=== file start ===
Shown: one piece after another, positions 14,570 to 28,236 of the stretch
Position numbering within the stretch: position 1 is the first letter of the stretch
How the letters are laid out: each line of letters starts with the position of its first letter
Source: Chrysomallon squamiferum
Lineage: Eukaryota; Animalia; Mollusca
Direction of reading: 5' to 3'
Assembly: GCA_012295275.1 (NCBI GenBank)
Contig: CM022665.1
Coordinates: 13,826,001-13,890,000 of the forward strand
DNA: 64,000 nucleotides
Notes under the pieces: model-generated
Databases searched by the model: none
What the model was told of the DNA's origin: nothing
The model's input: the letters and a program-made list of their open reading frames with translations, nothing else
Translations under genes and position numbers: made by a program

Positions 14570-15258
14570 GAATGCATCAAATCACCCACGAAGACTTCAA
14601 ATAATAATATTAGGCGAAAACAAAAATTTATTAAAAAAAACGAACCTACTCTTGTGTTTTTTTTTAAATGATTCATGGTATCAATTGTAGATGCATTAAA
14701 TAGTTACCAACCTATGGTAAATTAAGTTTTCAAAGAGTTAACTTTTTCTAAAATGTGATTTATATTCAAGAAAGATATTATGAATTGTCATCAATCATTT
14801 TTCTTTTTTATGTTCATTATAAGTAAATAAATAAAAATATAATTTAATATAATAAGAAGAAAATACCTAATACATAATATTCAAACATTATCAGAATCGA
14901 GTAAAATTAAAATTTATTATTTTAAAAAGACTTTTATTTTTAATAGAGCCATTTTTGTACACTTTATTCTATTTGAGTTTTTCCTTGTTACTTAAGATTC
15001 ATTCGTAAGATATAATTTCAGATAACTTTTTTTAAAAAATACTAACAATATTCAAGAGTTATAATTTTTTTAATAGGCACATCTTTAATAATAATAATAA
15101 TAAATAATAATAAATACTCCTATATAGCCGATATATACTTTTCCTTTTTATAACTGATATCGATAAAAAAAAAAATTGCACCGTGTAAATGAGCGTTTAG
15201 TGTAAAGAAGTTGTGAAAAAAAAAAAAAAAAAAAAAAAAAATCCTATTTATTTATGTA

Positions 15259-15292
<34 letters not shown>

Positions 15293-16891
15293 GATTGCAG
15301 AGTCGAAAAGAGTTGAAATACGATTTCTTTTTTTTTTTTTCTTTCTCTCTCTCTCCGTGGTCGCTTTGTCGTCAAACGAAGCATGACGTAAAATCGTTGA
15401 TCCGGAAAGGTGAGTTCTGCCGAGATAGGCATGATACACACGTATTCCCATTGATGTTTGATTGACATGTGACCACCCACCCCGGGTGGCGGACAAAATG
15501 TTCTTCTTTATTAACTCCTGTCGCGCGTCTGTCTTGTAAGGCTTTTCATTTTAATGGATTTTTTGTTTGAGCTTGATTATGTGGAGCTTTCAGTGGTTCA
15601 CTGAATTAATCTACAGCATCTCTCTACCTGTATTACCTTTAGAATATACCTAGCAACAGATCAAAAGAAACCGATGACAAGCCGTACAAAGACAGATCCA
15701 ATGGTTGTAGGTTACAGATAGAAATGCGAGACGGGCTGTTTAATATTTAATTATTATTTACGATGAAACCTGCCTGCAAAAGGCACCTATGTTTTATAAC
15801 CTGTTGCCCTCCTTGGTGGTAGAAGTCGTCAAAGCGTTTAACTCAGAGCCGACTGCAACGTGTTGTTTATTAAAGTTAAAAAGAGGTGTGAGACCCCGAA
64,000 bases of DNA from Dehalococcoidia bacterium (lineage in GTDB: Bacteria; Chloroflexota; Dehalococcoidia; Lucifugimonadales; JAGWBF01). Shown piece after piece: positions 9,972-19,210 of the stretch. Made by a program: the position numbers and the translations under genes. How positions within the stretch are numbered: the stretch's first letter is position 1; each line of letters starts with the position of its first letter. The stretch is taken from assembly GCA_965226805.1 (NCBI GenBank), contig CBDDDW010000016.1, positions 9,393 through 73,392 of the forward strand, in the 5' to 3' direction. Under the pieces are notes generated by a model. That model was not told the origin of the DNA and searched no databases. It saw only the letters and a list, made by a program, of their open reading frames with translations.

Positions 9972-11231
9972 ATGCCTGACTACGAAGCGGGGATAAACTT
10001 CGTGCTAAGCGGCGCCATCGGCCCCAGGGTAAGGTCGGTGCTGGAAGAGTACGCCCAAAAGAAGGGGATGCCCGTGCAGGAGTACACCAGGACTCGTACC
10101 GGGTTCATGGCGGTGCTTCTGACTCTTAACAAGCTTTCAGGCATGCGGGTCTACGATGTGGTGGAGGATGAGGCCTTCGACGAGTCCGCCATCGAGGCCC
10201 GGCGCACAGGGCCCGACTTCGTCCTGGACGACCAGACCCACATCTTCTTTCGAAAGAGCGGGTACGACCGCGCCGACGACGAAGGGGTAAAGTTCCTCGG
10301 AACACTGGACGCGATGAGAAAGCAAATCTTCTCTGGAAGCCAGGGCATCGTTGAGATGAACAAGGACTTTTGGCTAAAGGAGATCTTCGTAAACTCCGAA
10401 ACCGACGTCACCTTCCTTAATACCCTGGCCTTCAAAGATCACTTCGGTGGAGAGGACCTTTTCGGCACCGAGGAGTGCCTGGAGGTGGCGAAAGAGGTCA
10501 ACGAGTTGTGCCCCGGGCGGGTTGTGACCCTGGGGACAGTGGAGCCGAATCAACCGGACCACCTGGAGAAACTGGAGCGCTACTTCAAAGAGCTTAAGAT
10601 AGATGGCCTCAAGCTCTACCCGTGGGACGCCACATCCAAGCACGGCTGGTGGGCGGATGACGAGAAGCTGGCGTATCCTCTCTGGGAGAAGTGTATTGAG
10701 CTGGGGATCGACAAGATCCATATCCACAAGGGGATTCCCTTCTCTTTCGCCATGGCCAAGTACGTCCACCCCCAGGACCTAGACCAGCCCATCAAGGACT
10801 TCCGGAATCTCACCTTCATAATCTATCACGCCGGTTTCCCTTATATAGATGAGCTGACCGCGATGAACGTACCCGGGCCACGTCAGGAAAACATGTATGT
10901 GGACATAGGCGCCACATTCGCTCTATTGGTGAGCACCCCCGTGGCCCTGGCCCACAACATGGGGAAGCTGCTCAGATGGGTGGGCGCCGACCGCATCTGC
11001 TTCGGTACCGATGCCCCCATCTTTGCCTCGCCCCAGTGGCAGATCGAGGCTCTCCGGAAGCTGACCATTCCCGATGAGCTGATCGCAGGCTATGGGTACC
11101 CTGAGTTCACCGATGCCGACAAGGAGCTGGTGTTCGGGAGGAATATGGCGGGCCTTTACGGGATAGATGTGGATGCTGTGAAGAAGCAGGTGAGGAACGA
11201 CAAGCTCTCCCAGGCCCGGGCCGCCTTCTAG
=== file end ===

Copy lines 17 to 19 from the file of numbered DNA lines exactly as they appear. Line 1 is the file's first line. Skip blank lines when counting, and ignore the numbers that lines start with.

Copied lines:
14570 GAATGCATCAAATCACCCACGAAGACTTCAA
14601 ATAATAATATTAGGCGAAAACAAAAATTTATTAAAAAAAACGAACCTACTCTTGTGTTTTTTTTTAAATGATTCATGGTATCAATTGTAGATGCATTAAA
14701 TAGTTACCAACCTATGGTAAATTAAGTTTTCAAAGAGTTAACTTTTTCTAAAATGTGATTTATATTCAAGAAAGATATTATGAATTGTCATCAATCATTT